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Historical Contexts For The Emergence And Transmission Of Buddhism Within South Asia

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Chapter Summary

The aim of retracing routes and identifying nodes is to understand how trade networks shaped patterns of Buddhist transmission and how Buddhist ideologies provided an impetus to cross-cultural mobility and material exchanges. The designations applied to routes used by merchants and religious travelers refer not only to their itineraries, but also to geographical regions with flexible boundaries and polyvalent socio-religious connotations. The Uttarapatha (literally the "Northern Route") was the main artery of commercial and cultural exchange between the northwestern borderlands of South Asia and the Ganga-Yamuna doab in northern India. The Daks?in?apatha (literally "Southern Route") connecting the Ganges- Yamuna valley with the west coast via the Deccan plateau was the southern Indian counterpart to the Uttarapatha. By linking South Asian overland networks with maritime routes across the Indian Ocean, coastal seaports offered outlets for commodities from the Indian subcontinent and opened up possibilities for longdistance cross-cultural contact.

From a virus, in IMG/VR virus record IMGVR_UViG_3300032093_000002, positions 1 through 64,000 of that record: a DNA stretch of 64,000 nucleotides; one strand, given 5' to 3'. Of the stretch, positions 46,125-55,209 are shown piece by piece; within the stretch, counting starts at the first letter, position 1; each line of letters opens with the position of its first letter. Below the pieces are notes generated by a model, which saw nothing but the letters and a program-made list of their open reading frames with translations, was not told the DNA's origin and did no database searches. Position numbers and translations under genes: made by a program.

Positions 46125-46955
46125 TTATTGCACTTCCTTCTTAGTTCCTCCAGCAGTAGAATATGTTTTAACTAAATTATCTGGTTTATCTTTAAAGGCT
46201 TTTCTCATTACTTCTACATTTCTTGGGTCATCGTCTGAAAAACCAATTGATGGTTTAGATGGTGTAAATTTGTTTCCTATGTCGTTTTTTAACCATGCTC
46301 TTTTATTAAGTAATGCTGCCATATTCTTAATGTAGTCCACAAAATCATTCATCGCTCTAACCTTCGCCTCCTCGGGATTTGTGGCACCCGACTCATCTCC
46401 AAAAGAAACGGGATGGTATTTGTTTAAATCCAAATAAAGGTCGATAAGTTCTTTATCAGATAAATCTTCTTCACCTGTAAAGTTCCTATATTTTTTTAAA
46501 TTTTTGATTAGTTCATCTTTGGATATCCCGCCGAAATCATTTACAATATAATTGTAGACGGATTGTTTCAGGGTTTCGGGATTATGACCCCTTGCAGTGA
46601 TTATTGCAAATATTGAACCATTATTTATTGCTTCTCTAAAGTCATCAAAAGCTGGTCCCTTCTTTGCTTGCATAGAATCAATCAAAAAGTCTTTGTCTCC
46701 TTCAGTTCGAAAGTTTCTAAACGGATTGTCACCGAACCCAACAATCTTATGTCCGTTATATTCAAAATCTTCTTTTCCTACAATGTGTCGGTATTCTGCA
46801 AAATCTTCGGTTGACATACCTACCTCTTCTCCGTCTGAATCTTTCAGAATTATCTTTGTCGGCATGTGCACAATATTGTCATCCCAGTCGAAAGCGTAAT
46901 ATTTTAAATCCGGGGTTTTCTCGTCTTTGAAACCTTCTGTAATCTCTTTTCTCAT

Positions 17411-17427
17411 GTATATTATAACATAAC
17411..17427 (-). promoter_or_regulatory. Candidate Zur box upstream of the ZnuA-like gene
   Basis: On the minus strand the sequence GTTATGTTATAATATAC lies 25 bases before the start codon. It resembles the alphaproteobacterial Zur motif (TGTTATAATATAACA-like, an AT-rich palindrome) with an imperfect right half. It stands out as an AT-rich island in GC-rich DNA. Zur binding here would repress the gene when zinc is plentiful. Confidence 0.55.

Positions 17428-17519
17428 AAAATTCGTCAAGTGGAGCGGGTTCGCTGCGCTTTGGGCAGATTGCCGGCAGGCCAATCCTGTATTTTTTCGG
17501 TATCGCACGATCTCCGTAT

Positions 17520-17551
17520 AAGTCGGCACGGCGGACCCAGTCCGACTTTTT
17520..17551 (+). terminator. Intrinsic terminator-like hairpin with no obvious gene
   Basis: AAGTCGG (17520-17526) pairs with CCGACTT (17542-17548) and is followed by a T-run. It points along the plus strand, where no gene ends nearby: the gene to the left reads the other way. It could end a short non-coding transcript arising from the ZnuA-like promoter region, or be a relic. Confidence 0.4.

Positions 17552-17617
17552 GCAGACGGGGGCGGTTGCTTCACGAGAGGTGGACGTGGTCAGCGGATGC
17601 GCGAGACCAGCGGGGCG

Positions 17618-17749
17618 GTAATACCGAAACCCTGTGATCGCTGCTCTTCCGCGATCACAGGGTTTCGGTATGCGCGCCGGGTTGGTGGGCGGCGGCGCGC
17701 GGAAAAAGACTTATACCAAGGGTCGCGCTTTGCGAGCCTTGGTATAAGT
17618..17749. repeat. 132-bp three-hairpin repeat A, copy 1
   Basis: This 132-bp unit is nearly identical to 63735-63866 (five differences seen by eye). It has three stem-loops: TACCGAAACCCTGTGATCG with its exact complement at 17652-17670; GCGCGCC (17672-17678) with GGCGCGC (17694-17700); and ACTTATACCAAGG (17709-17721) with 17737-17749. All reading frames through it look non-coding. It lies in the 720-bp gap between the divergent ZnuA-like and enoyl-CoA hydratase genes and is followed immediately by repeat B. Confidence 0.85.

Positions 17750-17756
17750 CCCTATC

Keywords:coastal seaports; Dakṣiṇāpatha; Indian Ocean; maritime routes; South Asia; trade networks; Uttarāpatha



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